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Manmade Lake

Swan Lake
Dee Conway

Wild Swans: Matthew Bourne's audacious version of "Swan Lake."

London choreographer Matthew Bourne's all-male Swan Lake is the toast of L.A. and soon to open in N.Y. So why won't he bring it here?

By Christa Palmer

Talk in Los Angeles of British choreographer Matthew Bourne's Swan Lake has become as familiar as the Blockbuster blimp which hovers over this city on summer days like a sated tick: "a gay Swan Lake," "spoof of the royal family," "gorgeous, bare-chested men." These elements are unquestionably present, but when they are combined, the American premiere of Bourne's ballet at the Ahmanson Theatre becomes a brilliant event much more substantial than the sum of its skeletal parts.

It's not a perishable example of gay-identity theater, a disposable satire of contemporary royal figures or a campy drag ballet, but rather a homosexual love story which stirs the deepest sentimentality. In doing so, it becomes a truly universal romance, a tragedy which harks to the aching loss we felt as children being read the unhappy ending of some cruel Grimm's fairy tale.

The story bookends in a prince's bed--a nursery for a boy's nightmare in the prologue and the arena of a man's death in Act IV. The surprising tale in between enfolds as follows: A young prince leads a lonely existence when his mother won't show him the slightest bit of affection. The queen's secretary sets her son up with a whorish girlfriend and, after a scene played out in a swanky bar, the drunken prince writes a suicide note and prepares to drown his sorrows--literally.

A flock of swans, dangerous metaphors for the prince's yearning to be loved, suddenly appears and he "sees" a magnificent man-bird who can simultaneously hold him like a child and soothe his terrifying "unnatural" urges. The prince meets the object of his love again at a royal ball, but this time he's a heterosexual man, surly and flirtatious, clad in black leather. In the final scene the swans appear yet again, this time bringing with them a brutal denouement.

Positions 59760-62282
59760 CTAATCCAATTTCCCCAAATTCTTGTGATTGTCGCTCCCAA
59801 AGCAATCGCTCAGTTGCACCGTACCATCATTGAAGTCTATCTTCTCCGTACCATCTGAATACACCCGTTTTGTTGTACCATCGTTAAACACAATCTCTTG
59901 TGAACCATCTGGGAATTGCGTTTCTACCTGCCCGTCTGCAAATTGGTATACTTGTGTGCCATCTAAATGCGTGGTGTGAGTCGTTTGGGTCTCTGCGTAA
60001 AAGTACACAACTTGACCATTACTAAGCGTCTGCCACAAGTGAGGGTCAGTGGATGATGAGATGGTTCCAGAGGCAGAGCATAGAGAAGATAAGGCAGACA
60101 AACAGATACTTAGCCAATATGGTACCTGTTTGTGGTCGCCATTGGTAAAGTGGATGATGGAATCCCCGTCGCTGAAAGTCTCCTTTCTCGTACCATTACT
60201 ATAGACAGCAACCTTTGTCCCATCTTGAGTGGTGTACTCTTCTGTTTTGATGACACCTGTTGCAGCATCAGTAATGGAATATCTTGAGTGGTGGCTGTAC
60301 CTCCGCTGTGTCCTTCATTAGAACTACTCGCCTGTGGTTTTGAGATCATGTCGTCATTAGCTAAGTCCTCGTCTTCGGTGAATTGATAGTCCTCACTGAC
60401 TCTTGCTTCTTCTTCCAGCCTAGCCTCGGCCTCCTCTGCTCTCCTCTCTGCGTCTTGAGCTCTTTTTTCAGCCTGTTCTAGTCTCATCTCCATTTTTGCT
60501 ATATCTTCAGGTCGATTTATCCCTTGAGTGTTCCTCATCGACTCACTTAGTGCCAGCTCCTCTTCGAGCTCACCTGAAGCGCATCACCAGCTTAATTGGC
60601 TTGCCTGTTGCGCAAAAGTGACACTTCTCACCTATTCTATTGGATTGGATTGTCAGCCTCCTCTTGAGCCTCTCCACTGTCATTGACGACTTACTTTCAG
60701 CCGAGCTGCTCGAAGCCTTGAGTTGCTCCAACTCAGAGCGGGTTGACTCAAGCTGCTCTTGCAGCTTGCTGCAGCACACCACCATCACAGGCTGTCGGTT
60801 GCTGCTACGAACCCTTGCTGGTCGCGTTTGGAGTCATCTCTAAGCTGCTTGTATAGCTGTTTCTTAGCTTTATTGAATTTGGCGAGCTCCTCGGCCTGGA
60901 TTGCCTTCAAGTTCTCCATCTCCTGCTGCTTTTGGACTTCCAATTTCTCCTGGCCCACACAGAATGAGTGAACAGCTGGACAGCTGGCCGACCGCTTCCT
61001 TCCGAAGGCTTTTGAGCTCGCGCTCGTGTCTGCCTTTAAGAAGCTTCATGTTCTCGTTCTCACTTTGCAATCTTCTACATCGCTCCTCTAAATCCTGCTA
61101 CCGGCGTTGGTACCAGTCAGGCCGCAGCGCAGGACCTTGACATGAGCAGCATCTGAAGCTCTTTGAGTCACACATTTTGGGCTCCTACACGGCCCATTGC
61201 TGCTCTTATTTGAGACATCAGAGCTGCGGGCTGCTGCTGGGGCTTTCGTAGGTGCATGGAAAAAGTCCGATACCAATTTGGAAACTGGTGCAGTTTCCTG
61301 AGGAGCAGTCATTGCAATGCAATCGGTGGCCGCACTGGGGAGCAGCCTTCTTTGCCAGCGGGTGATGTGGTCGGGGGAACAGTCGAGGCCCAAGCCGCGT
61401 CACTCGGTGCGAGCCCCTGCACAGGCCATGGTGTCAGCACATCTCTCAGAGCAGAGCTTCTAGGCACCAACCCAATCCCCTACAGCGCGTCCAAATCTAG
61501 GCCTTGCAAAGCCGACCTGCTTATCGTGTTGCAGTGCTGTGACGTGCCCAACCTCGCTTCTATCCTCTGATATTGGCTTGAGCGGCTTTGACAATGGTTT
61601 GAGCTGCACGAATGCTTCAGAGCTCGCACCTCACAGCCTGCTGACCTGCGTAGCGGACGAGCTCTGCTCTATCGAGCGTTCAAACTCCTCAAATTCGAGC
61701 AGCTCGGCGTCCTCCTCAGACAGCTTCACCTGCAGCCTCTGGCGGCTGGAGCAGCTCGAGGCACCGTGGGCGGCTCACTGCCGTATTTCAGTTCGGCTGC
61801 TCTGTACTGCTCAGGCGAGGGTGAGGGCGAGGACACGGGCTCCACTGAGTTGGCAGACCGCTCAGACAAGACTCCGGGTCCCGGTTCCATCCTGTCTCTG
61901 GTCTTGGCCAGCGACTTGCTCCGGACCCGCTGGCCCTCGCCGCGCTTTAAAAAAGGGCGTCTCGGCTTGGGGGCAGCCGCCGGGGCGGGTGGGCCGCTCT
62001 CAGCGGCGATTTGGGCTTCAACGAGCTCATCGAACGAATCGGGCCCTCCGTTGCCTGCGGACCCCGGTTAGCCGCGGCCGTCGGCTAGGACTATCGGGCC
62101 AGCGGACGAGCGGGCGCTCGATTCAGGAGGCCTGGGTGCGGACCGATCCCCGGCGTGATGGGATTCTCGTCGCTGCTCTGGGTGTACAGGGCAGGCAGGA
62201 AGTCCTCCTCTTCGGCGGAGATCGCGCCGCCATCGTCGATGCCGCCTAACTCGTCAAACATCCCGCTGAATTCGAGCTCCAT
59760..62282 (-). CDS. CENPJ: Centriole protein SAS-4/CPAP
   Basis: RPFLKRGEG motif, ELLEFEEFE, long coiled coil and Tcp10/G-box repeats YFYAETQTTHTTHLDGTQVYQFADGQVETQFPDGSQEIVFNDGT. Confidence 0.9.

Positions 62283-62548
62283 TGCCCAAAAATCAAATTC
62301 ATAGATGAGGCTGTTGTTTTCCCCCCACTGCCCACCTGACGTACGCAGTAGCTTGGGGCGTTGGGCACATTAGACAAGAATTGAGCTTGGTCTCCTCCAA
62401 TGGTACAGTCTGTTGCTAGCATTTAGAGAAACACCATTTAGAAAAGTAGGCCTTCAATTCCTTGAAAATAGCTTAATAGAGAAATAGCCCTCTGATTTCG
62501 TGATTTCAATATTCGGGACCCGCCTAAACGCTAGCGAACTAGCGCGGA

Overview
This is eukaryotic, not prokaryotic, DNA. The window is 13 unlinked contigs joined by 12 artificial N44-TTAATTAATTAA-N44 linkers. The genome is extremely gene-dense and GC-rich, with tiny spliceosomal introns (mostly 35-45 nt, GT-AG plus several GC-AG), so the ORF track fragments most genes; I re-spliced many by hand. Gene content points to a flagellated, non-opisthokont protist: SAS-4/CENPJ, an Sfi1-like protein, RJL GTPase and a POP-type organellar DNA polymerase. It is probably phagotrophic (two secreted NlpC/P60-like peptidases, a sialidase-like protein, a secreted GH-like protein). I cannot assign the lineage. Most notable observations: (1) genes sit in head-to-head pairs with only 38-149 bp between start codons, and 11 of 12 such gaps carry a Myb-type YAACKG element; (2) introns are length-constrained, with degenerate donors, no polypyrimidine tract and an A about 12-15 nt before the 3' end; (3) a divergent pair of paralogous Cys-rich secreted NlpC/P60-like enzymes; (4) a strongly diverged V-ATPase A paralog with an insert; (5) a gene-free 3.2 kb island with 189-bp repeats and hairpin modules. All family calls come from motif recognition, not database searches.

With help from Lez Brotherston's period-hopping costumes, Bourne updates the setting to more or less the 1950s and relies upon the original Tchaikovsky score rather than the arrangement used by the 1895 Petipa-Ivanov production that became the basis of this ballet's "traditional" presentations. The production's topical appearance, with its cell phones, disco outfits and Dior-like cocktail dresses, is very comical, but its humor owes more to theater than to ballet; the dancers are first-rate actors.

The men in feather knickers with pale, powdered torsos and fluttering thighs may take some getting used to by ballet purists. In London they left audiences in shock but in Los Angeles were met with loud and wild ovations. With a New York booking likely to follow next spring, when can San Francisco expect to be swooned by London's male squad of swans? After all, San Francisco is the West Coast refuge for those who have struggled with the agonizing plight of impossible love, sexual awakening and defying society's norms, issues which Bourne's interpreted Swan Lake so lovingly portrays.

"We'd absolutely love it to come to San Francisco at some point," says lead swan William Kemp, over the phone in his L.A. hotel room, "but that's up to the management, really. So, I don't think it's planned at the moment because after this, we fly home and start a new production. We start from scratch to revamp Cinderella.

"People keep mentioning, 'Why are you here first and then New York, rather than the other way around?' which is usually the way it is," Kemp adds. "But it's partly because the theater we wanted in New York housed Chicago, I believe, and I think it's hit the roof, so it will be there for quite some time now--so we won't get that particular theater we were waiting for."

"I think New York is pretty much set, actually," Kemp continues. "And it's rumored that Japan is also very interested in Swan Lake and the Australians were quite strong for us to fly over there at some point. So if San Francisco audiences want to see us, we'll be flying around the world, which would not be so bad, not bad at all."


Swan Lake runs through June 15 at the Ahmanson Theater in the Los Angeles Music Center, 135 N. Grand. Tickets are $15­$60. Call 213/628-2772.

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From the June 1997 issue of the Metropolitan

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